In a bid for time while under intense pressure from the military for an immediate strike, President Kennedy authorizes attacks on the missile sites and an invasion of Cuba, to commence the following Monday. An Air Force U-2 reconnaissance plane is sent over Cuba to gather intelligence for the attack, but is shot down, killing the pilot. After much deliberation with the Executive Committee of the National Security Council, Kennedy makes a final attempt to avoid a war by sending his brother, Robert F. Kennedy to meet with Soviet ambassador Anatoly Dobrynin on Friday night. Bobby reiterates the demand that the Soviets remove their missiles from Cuba, and in return promises not to invade or assist in the invasion of Cuba. Dobrynin insists that the U.S. must also remove all Jupiter missiles from Turkey, on the border of the Soviet Union. Bobby says that a quid pro quo is not possible, but in exchange for Khrushchev removing all the missiles from Cuba, there will be a secret understanding that the U.S. will remove all of its "obsolete" missiles from Turkey within six months as part of a pre-scheduled plan. The Soviets announce on Sunday that they will remove their missiles from Cuba, averting a war that could have escalated to the use of nuclear weapons. The film ends with President Kennedy dictating a letter of condolence to the family of the reconnaissance pilot, Rudolf Anderson, who was shot down over Cuba as part of the preparations for the invasion, and the Kennedy brothers and O'Donnell outside of the Oval Office as actual audio of President Kennedy's commencement speech at American University played in the background.


German cast


The film was co-produced by several studios, including New Line Cinema, Costner's Tig Productions and Armyan Bernstein's Beacon Pictures.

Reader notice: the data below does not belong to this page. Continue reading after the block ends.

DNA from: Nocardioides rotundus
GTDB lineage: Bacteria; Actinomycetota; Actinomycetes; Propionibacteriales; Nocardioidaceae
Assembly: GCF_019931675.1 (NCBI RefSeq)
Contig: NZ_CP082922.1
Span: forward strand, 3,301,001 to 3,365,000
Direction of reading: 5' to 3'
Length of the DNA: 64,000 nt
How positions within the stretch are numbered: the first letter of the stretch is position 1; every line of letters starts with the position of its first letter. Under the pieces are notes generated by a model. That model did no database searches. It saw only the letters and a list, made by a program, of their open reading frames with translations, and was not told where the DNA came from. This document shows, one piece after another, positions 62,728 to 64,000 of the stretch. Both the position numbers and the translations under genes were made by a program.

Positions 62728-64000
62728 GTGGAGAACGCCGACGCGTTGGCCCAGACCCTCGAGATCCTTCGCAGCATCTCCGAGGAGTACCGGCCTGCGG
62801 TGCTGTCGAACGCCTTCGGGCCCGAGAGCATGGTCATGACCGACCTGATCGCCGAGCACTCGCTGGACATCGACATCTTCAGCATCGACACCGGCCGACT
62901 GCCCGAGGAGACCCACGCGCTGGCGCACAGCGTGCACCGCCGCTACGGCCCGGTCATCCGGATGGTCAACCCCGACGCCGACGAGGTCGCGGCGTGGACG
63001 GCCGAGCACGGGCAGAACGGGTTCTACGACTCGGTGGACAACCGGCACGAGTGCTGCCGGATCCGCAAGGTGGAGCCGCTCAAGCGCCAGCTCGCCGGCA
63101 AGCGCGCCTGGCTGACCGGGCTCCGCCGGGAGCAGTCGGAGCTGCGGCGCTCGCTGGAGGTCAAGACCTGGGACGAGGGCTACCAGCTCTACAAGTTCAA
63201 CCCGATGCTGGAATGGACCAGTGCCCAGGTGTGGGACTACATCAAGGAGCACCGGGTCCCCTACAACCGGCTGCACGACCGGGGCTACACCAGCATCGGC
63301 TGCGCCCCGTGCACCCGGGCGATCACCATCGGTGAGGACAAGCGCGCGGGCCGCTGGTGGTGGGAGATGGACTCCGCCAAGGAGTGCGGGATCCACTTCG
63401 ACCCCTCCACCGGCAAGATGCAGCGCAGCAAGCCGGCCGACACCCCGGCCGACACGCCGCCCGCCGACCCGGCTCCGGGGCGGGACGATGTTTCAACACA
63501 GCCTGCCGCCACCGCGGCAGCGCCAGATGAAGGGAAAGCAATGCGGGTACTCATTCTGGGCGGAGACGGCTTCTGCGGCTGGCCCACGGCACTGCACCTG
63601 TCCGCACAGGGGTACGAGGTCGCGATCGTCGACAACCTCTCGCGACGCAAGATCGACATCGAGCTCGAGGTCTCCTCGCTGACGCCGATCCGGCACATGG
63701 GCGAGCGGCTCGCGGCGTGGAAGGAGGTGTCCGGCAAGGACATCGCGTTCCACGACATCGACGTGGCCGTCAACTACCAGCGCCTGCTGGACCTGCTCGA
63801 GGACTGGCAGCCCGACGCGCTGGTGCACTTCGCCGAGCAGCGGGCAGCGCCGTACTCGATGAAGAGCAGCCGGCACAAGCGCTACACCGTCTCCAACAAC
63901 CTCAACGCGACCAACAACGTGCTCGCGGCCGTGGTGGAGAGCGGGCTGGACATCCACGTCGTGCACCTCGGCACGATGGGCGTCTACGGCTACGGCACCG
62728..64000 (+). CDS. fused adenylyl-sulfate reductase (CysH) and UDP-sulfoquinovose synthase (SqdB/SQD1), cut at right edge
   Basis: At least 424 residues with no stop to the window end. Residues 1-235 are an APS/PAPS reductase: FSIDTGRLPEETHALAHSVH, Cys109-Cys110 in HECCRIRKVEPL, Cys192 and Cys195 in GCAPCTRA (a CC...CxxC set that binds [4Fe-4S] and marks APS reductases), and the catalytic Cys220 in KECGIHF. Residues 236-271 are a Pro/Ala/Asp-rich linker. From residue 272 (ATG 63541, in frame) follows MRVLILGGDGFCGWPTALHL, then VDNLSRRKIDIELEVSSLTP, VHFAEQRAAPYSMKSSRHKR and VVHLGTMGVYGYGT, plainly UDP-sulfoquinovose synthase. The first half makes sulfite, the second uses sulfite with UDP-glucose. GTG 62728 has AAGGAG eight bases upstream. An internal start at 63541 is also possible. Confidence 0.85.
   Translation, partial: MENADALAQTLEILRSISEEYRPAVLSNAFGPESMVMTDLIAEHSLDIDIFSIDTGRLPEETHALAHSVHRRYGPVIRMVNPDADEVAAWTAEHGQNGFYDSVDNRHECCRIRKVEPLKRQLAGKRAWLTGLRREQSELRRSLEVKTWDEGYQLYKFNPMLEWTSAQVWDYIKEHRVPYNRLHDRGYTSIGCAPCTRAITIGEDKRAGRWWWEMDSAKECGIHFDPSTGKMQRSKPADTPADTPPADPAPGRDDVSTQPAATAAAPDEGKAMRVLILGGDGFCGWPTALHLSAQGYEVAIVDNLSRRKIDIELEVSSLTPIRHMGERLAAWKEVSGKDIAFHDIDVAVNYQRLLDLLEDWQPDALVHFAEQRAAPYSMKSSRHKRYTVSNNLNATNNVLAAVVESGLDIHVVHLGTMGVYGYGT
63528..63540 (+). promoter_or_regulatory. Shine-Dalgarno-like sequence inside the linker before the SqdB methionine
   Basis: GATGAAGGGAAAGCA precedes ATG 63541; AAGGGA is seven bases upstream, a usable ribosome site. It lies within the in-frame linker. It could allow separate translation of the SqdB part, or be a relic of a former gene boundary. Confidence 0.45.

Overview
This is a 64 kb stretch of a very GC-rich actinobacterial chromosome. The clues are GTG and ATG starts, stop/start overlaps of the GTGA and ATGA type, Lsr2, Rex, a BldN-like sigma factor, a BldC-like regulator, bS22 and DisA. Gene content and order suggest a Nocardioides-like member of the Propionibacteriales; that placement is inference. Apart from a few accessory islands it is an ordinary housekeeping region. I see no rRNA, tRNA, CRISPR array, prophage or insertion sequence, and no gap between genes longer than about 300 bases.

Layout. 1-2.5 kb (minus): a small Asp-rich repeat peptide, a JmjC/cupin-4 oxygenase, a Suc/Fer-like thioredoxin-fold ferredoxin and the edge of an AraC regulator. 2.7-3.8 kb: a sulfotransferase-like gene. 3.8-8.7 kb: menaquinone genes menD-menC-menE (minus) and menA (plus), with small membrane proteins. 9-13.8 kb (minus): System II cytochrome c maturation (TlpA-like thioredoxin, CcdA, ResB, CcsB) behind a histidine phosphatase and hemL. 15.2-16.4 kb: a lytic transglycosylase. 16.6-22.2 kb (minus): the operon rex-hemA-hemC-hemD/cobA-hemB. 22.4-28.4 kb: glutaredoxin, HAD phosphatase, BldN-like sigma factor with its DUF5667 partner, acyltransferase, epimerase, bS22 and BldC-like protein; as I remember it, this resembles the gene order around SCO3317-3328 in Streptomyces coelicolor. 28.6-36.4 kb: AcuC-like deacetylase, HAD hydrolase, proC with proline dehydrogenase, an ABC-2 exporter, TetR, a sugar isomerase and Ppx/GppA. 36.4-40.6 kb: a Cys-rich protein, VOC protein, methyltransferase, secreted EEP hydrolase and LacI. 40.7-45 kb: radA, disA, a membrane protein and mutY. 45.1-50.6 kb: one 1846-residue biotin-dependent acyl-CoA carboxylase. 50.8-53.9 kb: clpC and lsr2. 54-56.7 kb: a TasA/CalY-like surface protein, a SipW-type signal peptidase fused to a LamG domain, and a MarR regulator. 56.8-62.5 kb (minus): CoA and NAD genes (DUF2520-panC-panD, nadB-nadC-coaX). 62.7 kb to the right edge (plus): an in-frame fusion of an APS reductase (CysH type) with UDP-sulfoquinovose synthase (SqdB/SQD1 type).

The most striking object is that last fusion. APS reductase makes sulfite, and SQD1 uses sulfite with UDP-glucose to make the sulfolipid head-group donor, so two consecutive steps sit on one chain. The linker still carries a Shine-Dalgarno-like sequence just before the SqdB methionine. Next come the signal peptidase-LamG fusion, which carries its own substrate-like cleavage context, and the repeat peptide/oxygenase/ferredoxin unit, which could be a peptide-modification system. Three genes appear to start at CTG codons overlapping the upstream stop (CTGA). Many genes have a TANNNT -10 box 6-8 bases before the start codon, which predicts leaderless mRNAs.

The Department of Defense co-operated to some extent by allowing the producers to film on several bases. To keep the film "in period," filming took place on ships from the time of the crisis that still existed in the active fleet (USS Enterprise) and ships that are preserved as museums (USS Joseph P. Kennedy, Jr.). Aircraft (both a preserved F-8 Crusader and Lockheed U-2 spyplane were featured) that still exist from the period were refurbished to appear operational as well. The RF-8 Crusader (and an F-5) and the scenes of Cuba were shot in the Philippines. The air base scene was taken at Clark Air Base, Philippines, a former American facility, which substituted for NAS Key West, Florida, where the actual RF-8As of Light Photographic Squadron SIX TWO (VFP-62) launched from on their Cuban overflight missions. At the time of the shooting, the F-8 was still in the inventory of the Philippine Air Force but was no longer operational. The F-5 was retired in 2005.


The film was released in the United States by New Line Cinema, with Canadian distribution handled by Alliance Atlantis. Buena Vista International's Buena Vista Film Sales handled the international sales of the film, with BVI self-distributing in the United Kingdom.[5]


Box office

The film was given a limited theatrical release on Christmas Day 2000, and a wide release on January 12, 2001, with a staggered release to various countries throughout most of the year. The film grossed $66,579,890 worldwide against a production budget of $80 million.[3]

Critical response

Rotten Tomatoes reports that 83% of 124 critics have given the film positive reviews, with an average rating of 7.2/10. The website's consensus states: "Thirteen Days offers a compelling look at the Cuban Missile Crisis, and its talented cast deftly portrays the real-life people who were involved."[6] Metacritic, which assigns a rating out of 100 to reviews from mainstream film critics, gives Thirteen Days a score of 67, based on 31 reviews, indicating "generally favorable reviews".[7] Audiences surveyed by CinemaScore gave the film an average grade of "A−" on an A+ to F scale.[8]

Roger Ebert of the Chicago Sun-Times gave Thirteen Days a rating of 3 stars out of 4, and said "The movie's taut, flat style is appropriate for a story that is more about facts and speculation than about action. Kennedy and his advisers study high-altitude photos and intelligence reports, and wonder if Khrushchev's word can be trusted. Everything depends on what they decide. The movie shows men in unknotted ties and shirt-sleeves, grasping coffee cups or whiskey glasses and trying to sound rational while they are at some level terrified...[T]hings might not have happened exactly like this, but it sure did feel like they did."[9]